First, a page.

What to Expect the First Time
I wanted to just end by emphasizing that using Learning Centers is often not easy when you first attempt it.  You have to keep in the back of your mind the idea that it is not just a new approach to instruction for you but also, in most cases, for the students.  You should expect that it will take time for them to get used to it and develop an understanding of what is expected of them.  The first time around should be viewed as an experiment during which you expect things to not go as smoothly as you would like.  This is just part of the learning process and should be seen that way.  Remember, a mistake is only a failure if you don't learn from it.  You may also wish to start small and expand your use of Learning Centers over time.  This will allow your students to adjust to the new instructional process.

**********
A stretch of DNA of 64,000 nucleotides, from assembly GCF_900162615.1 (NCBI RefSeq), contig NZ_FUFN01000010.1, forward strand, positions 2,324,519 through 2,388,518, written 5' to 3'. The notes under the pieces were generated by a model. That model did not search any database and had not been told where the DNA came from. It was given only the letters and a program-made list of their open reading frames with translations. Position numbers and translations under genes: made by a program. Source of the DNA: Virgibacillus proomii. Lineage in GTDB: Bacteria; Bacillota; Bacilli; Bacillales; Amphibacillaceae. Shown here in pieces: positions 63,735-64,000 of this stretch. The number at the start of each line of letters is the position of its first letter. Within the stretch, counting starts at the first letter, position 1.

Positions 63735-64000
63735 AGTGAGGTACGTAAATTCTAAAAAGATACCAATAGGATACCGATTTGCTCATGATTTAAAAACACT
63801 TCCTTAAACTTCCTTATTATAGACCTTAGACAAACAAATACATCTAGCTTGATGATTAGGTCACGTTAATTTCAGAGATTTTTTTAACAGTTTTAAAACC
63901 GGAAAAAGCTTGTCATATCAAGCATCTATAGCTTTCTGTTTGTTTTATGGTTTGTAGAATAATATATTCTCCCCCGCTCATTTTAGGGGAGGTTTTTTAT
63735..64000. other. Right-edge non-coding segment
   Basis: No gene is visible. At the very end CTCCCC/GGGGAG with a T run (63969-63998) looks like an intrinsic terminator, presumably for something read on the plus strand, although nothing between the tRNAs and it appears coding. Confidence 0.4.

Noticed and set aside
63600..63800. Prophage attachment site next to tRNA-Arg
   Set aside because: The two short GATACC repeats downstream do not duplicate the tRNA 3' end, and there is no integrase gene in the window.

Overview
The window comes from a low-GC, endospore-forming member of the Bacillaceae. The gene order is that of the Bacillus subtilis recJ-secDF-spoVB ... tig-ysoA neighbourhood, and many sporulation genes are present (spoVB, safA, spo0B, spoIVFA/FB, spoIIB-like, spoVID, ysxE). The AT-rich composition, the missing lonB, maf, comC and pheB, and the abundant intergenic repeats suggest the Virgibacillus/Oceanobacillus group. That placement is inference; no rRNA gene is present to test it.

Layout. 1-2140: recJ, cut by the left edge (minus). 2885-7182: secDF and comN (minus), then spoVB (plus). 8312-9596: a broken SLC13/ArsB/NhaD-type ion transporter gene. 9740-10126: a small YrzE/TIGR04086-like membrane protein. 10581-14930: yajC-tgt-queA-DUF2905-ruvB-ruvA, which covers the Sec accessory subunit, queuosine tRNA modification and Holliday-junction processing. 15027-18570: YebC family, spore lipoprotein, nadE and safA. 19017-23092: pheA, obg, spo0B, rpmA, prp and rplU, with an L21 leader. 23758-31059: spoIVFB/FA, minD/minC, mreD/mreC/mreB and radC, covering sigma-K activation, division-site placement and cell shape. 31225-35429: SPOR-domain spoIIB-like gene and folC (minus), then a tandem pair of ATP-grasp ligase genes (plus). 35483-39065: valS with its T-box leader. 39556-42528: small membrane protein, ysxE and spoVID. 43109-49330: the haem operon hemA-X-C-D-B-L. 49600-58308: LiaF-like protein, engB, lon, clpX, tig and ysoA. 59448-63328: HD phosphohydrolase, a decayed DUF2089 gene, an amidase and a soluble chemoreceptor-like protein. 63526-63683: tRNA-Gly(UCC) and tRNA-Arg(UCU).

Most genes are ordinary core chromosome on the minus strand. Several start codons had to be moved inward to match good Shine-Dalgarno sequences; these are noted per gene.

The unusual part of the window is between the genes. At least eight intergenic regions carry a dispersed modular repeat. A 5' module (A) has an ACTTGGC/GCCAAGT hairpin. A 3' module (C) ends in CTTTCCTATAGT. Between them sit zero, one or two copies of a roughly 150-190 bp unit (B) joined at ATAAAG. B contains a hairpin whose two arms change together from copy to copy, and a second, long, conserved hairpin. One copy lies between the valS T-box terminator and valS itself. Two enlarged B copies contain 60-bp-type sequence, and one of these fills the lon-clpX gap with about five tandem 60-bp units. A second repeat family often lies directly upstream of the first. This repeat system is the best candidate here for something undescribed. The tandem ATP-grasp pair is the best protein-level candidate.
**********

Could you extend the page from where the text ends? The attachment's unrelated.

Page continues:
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Center for Innovation in Engineering and Science Education, All Rights Reserved